THE FORE­CAST CALLS FOR CHANGE

Truro Daily News - - COLCHESTER COUNTY -

In­creas­ing year-to-year vari­abil­ity in the en­vi­ron­ment is one of the big­gest changes we have been see­ing in At­lantic Canada, ac­cord­ing to a se­nior oceanog­ra­pher with DFO.

This in­cludes not only the tem­per­a­tures, but things like vari­abil­ity in the fresh­wa­ter out­flow, and the amount and tim­ing of ice com­ing out of the Arc­tic, says Dr. Pierre Pepin, who has stud­ied cli­mate change and pop­u­la­tion dy­nam­ics for most of his ca­reer.

Pepin stresses the dif­fer­ence be­tween cli­mate and the weather when dis­cussing cli­mate change.

He feels of­ten peo­ple have a ten­dency to as­sign what­ever is hap­pen­ing in a par­tic­u­lar weather sys­tem to cli­mate change, but ad­vises that it is prob­a­bly a com­bi­na­tion of cli­mate change and weather.

Vari­abil­ity, Pepin ex­plains, refers to how much the weather can vary from a des­ig­nated pe­riod of time to the next. In­creas­ing vari­abil­ity means it has be­come more dif­fi­cult to pre­dict the weather based on prece­dent, as well as an in­crease in the oc­cur­rence of ex­treme tem­per­a­tures and weather events.

“Gen­er­ally, in the past, you could say if last win­ter was harsh, you could say this win­ter was go­ing to be not that dif­fer­ent,” he ex­plained. “Well, now, it’s becoming much more dif­fi­cult to say how sim­i­lar or dif­fer­ent the win­ter from one year to the next will be.”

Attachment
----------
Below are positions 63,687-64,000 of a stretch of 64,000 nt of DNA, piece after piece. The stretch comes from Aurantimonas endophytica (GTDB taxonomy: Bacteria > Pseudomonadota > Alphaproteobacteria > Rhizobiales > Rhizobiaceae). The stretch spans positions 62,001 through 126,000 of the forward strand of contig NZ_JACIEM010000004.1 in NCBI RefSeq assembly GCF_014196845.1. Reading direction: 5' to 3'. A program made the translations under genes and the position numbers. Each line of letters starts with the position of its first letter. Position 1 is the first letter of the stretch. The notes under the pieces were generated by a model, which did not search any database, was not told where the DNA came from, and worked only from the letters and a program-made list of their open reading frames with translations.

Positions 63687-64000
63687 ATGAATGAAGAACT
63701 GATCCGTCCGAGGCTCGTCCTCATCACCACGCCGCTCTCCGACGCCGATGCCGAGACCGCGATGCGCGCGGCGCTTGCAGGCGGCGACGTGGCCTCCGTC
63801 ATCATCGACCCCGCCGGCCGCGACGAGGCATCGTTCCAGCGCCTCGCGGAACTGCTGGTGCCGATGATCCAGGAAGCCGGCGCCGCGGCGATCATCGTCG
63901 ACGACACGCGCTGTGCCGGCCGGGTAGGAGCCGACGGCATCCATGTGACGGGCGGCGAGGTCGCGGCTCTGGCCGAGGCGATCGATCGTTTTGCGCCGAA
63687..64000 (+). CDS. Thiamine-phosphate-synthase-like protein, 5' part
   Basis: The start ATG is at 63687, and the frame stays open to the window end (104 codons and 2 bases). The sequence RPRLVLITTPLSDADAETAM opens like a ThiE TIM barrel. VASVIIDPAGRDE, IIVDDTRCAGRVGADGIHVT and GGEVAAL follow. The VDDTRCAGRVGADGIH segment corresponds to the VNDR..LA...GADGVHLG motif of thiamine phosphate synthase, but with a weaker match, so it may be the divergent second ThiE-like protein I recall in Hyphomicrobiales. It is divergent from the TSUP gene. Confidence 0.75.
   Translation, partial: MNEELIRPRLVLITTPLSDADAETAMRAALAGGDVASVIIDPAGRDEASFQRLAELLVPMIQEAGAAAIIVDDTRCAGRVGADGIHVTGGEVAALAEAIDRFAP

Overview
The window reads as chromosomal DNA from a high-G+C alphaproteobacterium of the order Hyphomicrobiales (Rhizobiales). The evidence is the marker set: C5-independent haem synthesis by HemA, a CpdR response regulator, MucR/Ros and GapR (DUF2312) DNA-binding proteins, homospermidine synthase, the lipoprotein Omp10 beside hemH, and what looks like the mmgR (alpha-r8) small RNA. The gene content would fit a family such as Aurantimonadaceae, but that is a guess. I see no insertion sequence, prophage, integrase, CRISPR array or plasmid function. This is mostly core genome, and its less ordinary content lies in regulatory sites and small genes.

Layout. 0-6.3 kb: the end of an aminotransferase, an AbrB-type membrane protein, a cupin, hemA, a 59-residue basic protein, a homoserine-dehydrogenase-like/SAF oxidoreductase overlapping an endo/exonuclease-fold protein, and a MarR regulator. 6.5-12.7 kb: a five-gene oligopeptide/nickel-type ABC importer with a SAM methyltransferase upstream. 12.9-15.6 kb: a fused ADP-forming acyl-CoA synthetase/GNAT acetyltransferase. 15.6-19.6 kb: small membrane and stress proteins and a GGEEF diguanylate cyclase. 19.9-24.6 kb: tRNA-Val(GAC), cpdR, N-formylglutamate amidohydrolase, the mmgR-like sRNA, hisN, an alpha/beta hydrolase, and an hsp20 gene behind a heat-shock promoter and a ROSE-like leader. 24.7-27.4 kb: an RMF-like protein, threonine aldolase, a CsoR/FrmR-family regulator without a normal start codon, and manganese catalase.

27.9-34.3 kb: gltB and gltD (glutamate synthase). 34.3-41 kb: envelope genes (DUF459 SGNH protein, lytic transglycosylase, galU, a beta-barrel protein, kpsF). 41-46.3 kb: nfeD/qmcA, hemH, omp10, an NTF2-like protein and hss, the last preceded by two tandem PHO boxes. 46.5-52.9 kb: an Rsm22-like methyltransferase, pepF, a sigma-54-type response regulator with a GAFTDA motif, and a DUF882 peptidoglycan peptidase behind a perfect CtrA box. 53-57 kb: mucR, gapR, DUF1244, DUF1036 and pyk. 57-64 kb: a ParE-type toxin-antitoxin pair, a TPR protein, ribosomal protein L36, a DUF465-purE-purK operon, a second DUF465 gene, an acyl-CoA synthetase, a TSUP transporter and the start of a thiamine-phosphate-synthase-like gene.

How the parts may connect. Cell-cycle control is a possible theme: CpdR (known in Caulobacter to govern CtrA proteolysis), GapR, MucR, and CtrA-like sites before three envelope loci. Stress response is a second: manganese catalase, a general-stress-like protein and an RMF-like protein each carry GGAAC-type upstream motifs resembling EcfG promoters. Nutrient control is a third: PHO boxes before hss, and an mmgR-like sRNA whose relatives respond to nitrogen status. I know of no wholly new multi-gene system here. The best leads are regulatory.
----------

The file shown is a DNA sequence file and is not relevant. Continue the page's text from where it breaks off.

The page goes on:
For ex­am­ple, win­ter sur­veys in re­cent years have found a fair bit of cold wa­ter in the Gulf of St. Lawrence but noth­ing un­usual, Pepin says. How­ever, this year, they have found the greatest amount of cold wa­ter in the Gulf of St. Lawrence in 24 years.

Ac­cord­ing to Pepin, what has made the moderate-term fore­cast more un­pre­dictable is an in­crease of en­ergy, cre­ated by global warm­ing, in the sys­tem.

“Those kinds of moderate-term fore­casts are a lot harder to come by be­cause there’s more en­ergy in the sys­tem, be­cause the planet is warm­ing there’s more en­ergy in the sys­tem,” he ex­plained. “And when you have more en­ergy in the sys­tem, your abil­ity to pre­dict how what hap­pens in one part of the world will in­flu­ence what hap­pens in your part of the world be­comes more dif­fi­cult.”

Dr. Norm Catto, head of geog­ra­phy at Me­mo­rial Univer­sity in St. John’s, agrees.

Catto said the in­creas­ing weather vari­abil­ity that At­lantic Canada faces is go­ing to be harder for the pub­lic to deal with than cli­mate change it­self.

For ex­am­ple, he ex­plains that if you knew ev­ery year was go­ing to fea­ture less snow than the last, then you can pre­pare ac­cord­ingly for that.

But that’s not how cli­mate change works.

In­stead, the amount of snow we re­ceive each year may fluc­tu­ate: one win­ter may fea­ture heavy snow­fall while the next there may be none.

It’s en­tirely un­pre­dictable.

That’s go­ing to make adapt­ing more dif­fi­cult for busi­nesses who de­pend on the snow, for ex­am­ple, or towns who are try­ing to bud­get how much to spend on snow clear­ing.

BE­LOW: A tour boat ap­proaches an ice­berg in 2018 off New­found­land’s North­ern Penin­sula.

ABOVE: Dr. Pierre Pepin is se­nior oceanog­ra­pher with Fish­eries and Oceans Canada.

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